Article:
When reviewers call your product “the worst ____ ever made,” do you give up and move on? Or do you build a second model and try to prove them wrong? After introducing the world’s first consumer stereoscopic 3D shooter to dismal reviews, FujiFilm chose door number two, replacing the camera with a thinner, lighter, and easier-to-use version that addresses a host of complaints and costs $100 less to boot. The FujiFilm FinePix Real 3D W3 adds a larger 3.5-inch, 16:9 LCD screen, a 720p video recording mode, and HDMI 1.4 out for dropping images and videos right into your 3D-ready TV. Oh, and it actually feels like a real camera this time, our favorite feature by far. We got some hands-on time with the new cross-eyed shooter, read on for more!
Surprisingly enough, FujiFilm didn’t start from scratch with the W3, as the FinePix Real 3D system inside hasn’t changed one bit: you’ll find the same 3x zoom lenses, the same 10 megapixel CCD sensors, and the same RealPhoto processor under the hood. If you weren’t happy with the horrendous noise and limited low-light sensitivity of the W1, you won’t find better image quality here, but for most every other physical feature Fuji went back to the drawing board. Gone are the wonky controls and guesswork menus, replaced with the standard dial-and-directional-pad and UI identical to Fuji’s other models. Viewed from the rear, it’s practically indistinguishable from a standard pocket cam, and if you’ve ever used another Fuji you’ll be right at home with the W3. From the front, the camera’s a dead ringer for the original, but less glossy and chunky, though it’s still quite the lump in a pants pocket and weighs over half a pound. Making the camera smaller involved a tradeoff, too — the camera now uses a smaller (but admittedly more common) NP-50 battery pack rated at 150 shots sans flash.
Now, we weren’t able to spend nearly enough time with the W3 to make any sort of judgment call on the quality of the unit’s stereoscopic shots — as factors like relative subject depth give 3D photography something of a learning curve — but we found it easy enough to experiment with the camera’s impressive array of automatic and manual modes. That said, we weren’t always impressed with what we ended up seeing on the W3’s screen. The 3.5-inch parallax barrier LCD has over quadruple the pixels of the older camera — enough that we couldn’t make out individual dots like on the W1 — but the stereoscopic viewing zone actually felt smaller in that it took less head movement to pull us out of the zone and induce eyestrain. Viewing images on a Sony 3DTV via HDMI was easier on the eyes, but showed serious limitations to Fuji’s video output. Images were dim and constantly flickering, and 720p video was grainy to the point of resembling VHS footage. Both screens showed that ghosting was prevalent in every picture we took and some professionally shot scenes as well, though the best of these showed that the camera’s also capable of capturing convincing levels of depth with some foresight and practice; we noticed that objects deep in the background of an image often still looked three-dimensional instead of “billboarding” like in some stereoscopic content.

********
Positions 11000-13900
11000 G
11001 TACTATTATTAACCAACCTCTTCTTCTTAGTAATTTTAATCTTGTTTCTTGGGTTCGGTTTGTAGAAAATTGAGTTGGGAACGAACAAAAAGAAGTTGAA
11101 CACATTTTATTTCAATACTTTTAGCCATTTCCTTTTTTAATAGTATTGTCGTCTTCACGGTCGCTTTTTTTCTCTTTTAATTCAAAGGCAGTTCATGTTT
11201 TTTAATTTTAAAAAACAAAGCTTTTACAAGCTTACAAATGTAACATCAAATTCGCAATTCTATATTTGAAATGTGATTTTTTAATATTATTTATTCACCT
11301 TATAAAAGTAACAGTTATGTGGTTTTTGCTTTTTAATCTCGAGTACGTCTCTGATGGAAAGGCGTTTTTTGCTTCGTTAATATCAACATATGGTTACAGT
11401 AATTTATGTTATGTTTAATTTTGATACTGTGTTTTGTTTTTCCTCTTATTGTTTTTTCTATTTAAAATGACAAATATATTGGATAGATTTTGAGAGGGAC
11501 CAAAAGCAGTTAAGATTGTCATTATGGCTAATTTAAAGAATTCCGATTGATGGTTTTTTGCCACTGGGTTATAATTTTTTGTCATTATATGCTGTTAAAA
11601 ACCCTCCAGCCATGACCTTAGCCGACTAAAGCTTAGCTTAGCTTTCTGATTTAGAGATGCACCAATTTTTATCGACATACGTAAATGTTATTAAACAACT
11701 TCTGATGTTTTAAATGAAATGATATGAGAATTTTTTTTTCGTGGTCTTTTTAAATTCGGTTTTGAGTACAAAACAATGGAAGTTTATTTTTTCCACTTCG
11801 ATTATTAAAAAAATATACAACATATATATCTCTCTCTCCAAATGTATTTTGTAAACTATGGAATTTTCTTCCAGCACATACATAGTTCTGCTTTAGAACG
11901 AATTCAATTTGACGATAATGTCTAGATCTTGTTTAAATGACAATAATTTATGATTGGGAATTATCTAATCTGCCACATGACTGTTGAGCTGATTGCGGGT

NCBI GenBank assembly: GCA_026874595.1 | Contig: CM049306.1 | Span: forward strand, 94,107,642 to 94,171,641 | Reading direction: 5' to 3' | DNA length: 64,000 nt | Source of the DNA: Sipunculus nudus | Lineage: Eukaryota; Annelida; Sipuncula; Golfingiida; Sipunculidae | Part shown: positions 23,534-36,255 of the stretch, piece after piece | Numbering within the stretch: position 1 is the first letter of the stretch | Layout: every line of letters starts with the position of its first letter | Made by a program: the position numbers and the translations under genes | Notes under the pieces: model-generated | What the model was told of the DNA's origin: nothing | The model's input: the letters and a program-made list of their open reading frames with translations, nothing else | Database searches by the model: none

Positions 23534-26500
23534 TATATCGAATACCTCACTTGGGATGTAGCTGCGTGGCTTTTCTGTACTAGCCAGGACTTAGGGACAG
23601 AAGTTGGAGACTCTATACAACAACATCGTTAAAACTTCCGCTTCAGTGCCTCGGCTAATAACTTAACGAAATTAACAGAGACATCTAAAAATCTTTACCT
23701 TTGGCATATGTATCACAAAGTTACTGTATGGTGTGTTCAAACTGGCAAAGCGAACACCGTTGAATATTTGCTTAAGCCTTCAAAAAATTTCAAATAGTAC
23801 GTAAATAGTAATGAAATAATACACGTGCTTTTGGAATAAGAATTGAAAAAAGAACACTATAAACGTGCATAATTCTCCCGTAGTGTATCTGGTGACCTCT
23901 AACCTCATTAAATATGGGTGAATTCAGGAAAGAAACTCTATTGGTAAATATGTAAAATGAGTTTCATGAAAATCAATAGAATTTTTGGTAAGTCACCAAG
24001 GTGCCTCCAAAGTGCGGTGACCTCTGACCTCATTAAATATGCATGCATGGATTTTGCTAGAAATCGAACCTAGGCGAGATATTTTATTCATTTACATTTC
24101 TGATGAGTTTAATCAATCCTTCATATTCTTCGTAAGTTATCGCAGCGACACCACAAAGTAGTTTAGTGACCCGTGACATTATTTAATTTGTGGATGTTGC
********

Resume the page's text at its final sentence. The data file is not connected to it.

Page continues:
FujiFilm representatives told us straight-up that though the W1 met sales expectations, the $600 camera only sold several hundred units to a strictly enthusiast market. At $500 and with consumer-friendly controls, the W3 could do much better, but we have to wonder why the company sprang for a second camera without even incrementally improving the pocket shooter’s output.